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Field Experience

About our program

I do not feel prepared to be a partner teacher, but I am interested in mentoring a pre-service teacher. What are my options?

Our pre-service teachers learn the most from teachers who are engaged in career-long learning, curious and thoughtful about their own practice.

Ambrose pre-service teachers complete 3 Field Experience Rotations. 

  • FE 500 observation round takes place Wednesdays for the duration of semester 1, September to December
  • FE 600 round is a 5-week introduction to teaching and learning beginning January to early February
  • FE 700 is a 10-week practicum requiring evidence of program design and lesson planning for effective teaching. The practicum is 5 weeks in September continuing in January and February for the final 6 weeks. Pre-service teachers visit partner schools bi-weekly Thursdays or Fridays from October to December.

What are the pre-service teacher demographics at Ambrose University?

Our pre-service teachers are accepted into the Bachelor of Education After Degree program after completing an interview with Ambrose University School of Education faculty. This meeting is used, along with application documents, to determine candidate commitment and preparation for a rigorous, student-centered teacher preparation program. Many Ambrose University pre-service teachers have experience in a previous career and bring a set of skills and interests that enhance what they have to offer students in the classroom. We have graduated a former engineer, a concert pianist, social workers, scientists, education assistants and small business owners, to name a few.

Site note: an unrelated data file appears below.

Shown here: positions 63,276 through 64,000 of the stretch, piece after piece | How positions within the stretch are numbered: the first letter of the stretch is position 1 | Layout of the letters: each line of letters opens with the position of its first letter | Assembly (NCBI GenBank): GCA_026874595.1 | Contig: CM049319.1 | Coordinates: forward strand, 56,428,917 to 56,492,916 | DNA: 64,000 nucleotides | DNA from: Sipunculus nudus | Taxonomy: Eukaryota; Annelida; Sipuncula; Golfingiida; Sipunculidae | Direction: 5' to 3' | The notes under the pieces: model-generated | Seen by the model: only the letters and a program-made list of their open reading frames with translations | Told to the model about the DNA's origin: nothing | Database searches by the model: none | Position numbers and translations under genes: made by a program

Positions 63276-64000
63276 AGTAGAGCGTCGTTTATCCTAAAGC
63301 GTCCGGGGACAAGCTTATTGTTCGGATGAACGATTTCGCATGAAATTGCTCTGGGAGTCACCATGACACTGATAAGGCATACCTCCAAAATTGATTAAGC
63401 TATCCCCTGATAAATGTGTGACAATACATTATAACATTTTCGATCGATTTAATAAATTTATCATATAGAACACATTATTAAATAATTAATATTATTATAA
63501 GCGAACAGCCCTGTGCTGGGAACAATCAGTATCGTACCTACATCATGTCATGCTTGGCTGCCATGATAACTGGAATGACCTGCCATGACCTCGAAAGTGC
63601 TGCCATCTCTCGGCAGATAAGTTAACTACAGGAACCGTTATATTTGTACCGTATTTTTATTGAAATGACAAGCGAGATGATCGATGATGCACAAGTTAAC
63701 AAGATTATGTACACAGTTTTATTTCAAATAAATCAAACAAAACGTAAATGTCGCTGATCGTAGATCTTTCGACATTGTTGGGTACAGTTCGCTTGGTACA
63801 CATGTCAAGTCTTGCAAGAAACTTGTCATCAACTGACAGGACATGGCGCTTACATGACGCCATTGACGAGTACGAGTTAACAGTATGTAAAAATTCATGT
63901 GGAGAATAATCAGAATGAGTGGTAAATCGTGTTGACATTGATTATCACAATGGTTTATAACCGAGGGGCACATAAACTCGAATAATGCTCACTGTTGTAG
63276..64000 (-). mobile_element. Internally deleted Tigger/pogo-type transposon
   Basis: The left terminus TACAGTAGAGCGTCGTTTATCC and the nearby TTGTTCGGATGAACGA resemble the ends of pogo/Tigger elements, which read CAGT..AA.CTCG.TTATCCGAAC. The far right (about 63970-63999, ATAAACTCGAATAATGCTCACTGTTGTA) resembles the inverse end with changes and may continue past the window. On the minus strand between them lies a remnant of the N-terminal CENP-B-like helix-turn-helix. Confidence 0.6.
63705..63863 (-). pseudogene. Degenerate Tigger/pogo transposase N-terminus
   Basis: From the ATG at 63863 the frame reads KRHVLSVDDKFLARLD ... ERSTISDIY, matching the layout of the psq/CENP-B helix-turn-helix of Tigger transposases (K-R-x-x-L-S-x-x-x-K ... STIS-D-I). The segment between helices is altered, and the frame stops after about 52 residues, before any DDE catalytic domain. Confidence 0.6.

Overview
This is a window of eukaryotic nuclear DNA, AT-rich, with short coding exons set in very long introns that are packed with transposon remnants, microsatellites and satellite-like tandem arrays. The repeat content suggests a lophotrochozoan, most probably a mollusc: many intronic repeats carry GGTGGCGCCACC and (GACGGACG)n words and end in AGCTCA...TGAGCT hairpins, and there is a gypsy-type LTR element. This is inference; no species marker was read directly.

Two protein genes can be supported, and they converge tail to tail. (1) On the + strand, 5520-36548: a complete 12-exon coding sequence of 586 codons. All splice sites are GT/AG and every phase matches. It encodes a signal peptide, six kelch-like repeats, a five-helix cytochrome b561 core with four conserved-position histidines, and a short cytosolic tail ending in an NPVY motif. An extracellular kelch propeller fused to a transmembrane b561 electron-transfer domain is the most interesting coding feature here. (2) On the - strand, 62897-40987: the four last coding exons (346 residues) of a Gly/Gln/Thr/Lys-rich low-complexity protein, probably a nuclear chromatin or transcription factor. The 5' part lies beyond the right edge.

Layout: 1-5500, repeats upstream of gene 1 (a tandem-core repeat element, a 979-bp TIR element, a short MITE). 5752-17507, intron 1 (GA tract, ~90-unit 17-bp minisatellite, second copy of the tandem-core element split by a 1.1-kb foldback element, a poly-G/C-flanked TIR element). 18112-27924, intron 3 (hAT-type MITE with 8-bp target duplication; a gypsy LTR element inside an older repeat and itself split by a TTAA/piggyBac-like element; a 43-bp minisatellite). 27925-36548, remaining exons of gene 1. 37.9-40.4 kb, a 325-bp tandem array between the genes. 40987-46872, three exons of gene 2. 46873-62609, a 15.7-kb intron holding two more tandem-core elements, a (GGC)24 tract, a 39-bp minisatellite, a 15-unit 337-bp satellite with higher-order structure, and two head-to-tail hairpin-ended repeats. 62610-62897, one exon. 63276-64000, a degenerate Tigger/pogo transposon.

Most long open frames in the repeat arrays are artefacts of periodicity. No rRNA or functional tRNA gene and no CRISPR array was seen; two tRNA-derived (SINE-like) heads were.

• Our pre-service teachers tend to be mature students – our average cohort age ranges between 27-33 years of age.
  • We often accept graduates from programs such as Behaviour and Health Sciences, Social Work/Counselling, and BA, Humanities.

Is the Ambrose Bachelor of Education focused on Christian Education?

We are committed to preparing our pre-service teachers for public schools who are inclusive of all students. Our own student body is diverse in faith, education experiences, career expertise, life experience and demographics. Some Ambrose University pre-service teachers do hope to teach in faith-based schools, while others are focused on teaching students with exceptionalities, new-comers and refugees and second language learners, in rural and urban settings. 

Field Experience

Where can I locate the Field Experience Documents?

The Field Experience Documents for FE600 and FE700 can be accessed through the Field Experience Documents link 

Why do the pre-service teachers return to campus for Seminars during their FE600 and FE700 placements?

All pre-service teachers (PSTs) in Alberta teacher preparation programs are required to participate in a course to supplement their learning in the field.

The Field Experience (FE) Seminar:

  • provides PSTs an opportunity to share their experiences with cohort peers, explore a variety of strategies, share differing school philosophies while learning from each other and leaning on one another for support.
  • provides a collaborative space to further PST planning, assessment and instructional design considerations.
  • offers a space to connect for those who are the sole PST in a field experience setting.